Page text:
What the Mars Rover Opportunity taught us

15 years, covering 28 miles on Mars, the Mars Rover Opportunity came to the end of its mission this week. Basically it lost contact with Earth last June; NASA had to finally call it Mission Accomplished. The gutsy little Rover was part of a tag team (Opportunity landed on Jan. 24, 2004, Spirit had arrived a few weeks earlier.)

Gutsy doesn’t even start to describe the robot that refused to quit. Here’s how Jet propulsion Lab described it in a few bullet points.

  • Set a one-day Mars driving record March 20, 2005, when it traveled 721 feet (220 meters).
  • Returned more than 217,000 images, including 15 360-degree color panoramas.
  • Exposed the surfaces of 52 rocks to reveal fresh mineral surfaces for analysis and cleared 72 additional targets with a brush to prepare them for inspection with spectrometers and a microscopic imager.
  • Found hematite, a mineral that forms in water, at its landing site.
  • Discovered strong indications at Endeavour Crater of the action of ancient water similar to the drinkable water of a pond or lake on Earth.

Opportunity and it’s cohorts explored the theory that Mars could be (or support) a “habitable environment” Its longevity, and ability to literally dust off its problems showed future explorers that this is possible. It’s very landing inspired future landing innovations to distant planets, while its photographing of blueberry-like rocks gave researchers back on Earth an idea of what hematite means to us.

This spunky robot also has a delightful design. For a few years I would borrow a wheel of (a replica of) its sister bot, Spirit, from the Mars lab at ASU, and display it in my class. It definitely inspired me to take robotics more seriously.

When space exploration looks like Sci-Fi

One part Star Wars and two parts Arthur C. Clarke, one of the new things being tested in space is something called ‘Spheres.’

It is the name for three small “free-flying satellites” on board the International Space Station. Students in middle school have been getting involved in using SPHERES (which is an acronym for ‘Synchronized Position Hold Engage and Reorient Experimental Satellite’) in micro-gravity experiments. One of the goals of SPHERES has been to see if these small satellites could one day solve the problem of space debris, apart from other future space missions.

 

 

 

 

 

 

 

 

 

 

 

 

Arthur C Clarke was the earliest proponent of communication satellites. His 1945 Proposal was on Geostationary Satellite Communications. This March would be the 10th anniversary of Clarke’s passing.

Spacesuits – Designed by kids

It always surprises us teachers when students do something outside the guidelines. It’s easy to preach the outside-the-box cliche, but what happens when they color outside the lines – defy the rubric, so to speak?

I asked one of our presenters to help judge the entries from students. The contest challenge was to ‘design a spacesuit of the future.‘ No other limitations except nothing could be bought from a store. The scientist who designs satellites for a living, had a hard time picking 3 entries. So did my Specials team.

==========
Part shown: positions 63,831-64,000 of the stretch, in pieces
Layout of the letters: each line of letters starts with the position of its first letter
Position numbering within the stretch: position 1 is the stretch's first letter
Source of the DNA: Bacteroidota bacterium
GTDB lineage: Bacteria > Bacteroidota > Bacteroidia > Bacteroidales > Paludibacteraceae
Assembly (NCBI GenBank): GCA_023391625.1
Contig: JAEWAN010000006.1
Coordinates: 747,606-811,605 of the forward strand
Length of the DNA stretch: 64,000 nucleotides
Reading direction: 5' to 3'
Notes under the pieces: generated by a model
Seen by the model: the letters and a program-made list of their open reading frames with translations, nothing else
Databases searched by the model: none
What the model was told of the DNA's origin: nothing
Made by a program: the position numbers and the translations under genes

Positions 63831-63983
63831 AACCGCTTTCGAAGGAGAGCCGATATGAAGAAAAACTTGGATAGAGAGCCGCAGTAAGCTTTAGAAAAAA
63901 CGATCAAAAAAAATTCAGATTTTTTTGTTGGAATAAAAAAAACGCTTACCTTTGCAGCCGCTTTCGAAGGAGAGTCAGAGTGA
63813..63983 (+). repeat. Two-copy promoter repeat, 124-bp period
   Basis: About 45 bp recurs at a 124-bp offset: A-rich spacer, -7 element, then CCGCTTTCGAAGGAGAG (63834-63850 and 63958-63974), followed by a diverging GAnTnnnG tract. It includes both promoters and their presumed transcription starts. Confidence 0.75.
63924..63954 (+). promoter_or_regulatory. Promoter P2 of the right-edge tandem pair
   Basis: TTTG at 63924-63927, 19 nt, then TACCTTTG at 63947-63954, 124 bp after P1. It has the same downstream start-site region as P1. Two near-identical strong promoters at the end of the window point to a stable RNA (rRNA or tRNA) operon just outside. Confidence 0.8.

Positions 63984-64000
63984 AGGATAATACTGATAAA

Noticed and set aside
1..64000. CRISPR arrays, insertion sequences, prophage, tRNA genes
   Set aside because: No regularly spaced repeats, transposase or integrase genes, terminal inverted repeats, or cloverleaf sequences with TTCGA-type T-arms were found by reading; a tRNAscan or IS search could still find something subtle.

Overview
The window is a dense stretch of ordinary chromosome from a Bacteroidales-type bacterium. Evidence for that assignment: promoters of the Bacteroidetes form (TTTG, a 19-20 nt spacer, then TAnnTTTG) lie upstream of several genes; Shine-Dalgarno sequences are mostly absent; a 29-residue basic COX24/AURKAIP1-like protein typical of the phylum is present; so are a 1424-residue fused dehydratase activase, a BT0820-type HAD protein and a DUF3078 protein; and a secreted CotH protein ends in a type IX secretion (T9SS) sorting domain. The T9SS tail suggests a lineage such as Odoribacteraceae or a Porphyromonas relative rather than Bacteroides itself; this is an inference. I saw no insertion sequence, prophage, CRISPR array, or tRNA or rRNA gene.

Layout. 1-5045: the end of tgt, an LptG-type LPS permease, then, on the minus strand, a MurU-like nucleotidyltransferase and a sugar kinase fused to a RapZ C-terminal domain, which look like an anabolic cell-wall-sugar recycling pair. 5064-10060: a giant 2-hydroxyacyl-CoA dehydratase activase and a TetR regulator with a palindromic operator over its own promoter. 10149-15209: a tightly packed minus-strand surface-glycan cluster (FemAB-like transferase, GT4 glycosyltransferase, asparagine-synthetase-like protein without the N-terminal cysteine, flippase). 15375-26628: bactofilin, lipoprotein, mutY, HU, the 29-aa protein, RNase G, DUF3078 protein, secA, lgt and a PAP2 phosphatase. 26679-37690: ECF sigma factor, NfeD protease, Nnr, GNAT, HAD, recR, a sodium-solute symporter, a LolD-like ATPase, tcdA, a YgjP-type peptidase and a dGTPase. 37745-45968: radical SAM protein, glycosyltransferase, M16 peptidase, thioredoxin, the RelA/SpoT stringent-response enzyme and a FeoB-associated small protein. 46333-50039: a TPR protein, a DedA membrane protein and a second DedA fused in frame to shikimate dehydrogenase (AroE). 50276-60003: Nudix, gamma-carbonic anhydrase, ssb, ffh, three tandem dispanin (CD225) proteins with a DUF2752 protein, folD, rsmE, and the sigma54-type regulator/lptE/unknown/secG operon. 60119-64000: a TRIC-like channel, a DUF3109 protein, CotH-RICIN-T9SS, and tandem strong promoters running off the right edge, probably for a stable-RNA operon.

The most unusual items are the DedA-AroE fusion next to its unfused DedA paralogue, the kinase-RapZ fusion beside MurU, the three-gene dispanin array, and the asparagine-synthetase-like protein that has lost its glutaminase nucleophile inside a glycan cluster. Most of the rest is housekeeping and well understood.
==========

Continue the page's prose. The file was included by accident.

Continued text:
Some students interpreted the ‘rules’ and used recycled material. One took the whole astronaut approach, with a  diorama. Some focused on the breathing apparatus – after,all they do hear that the air on Mars is not exactly fit for consumption! So here’s what we got. The 1st place went to an entry made entirely of water bottles and tin foil – to the right of the spacesuit (which was the prize.)

Space Day at Salt River Elementary

So today is Space Day! Our 6th year, Space Day is turning out to be quite an event!

This year we have two keynote addresses from NASA scientists:

Dr. Jim Rice,  Co-Investigator on the Mars Exploration Rover Project. His work has involved mission experience working on the Mars Odyssey Orbiter and Lunar Reconnaissance Orbiter Projects, the Mars landing site selection for every NASA Mars Mission since Mars Pathfinder in 1995. he is currently involved in manned missions back to the Moon and Mars.

Dr. Ashwin Vasavada, is the Deputy Project Scientist working on the mission of the Mars Curiosity rover. He helps lead an international team of over 400 scientists. His work has involved geologic studies of Mars with regard to surface properties, volatility, and climate history.

Other sessions will be specific to grade levels:

  • Robots in space
  • Planets & Liquid Nitrogen
  • Food in Space
  • Moon rocks
  • Rockets and launches
  • Satellites Communication in Space
  • Small-scale satellites

We could not have done this without the support of:

  • Challenger Space Center
  • NASA
  • Orbital ATK
  • ASU – School of Earth and Space exploration
  • ASU – Collective Systems Laboratory
  • SpaceTrex

 

An NASA observatory, a Nobel Prize, and an asteroid named after him. Quite a guy!

Looking into Google’s celebration of the birthday of astrophysicist Subrahmanyan Chandrasekhar, I was fascinated by the man’s career that spanned from home schooling in Madras, to Cambridge, to Chicago.

Carl Sagan was his student! His uncle also had won a Nobel!

Chandrasekhar’s propensity for research was unstoppable – he apparently investigated a fresh field of study each decade!  His Nobel Prize for Physics came in 1983.

As for the observatory, the Chandra X-Ray Observatory is the third of NASA’s ‘great observatories’ –after Hubble and the Compton Gamma Ray Observatory.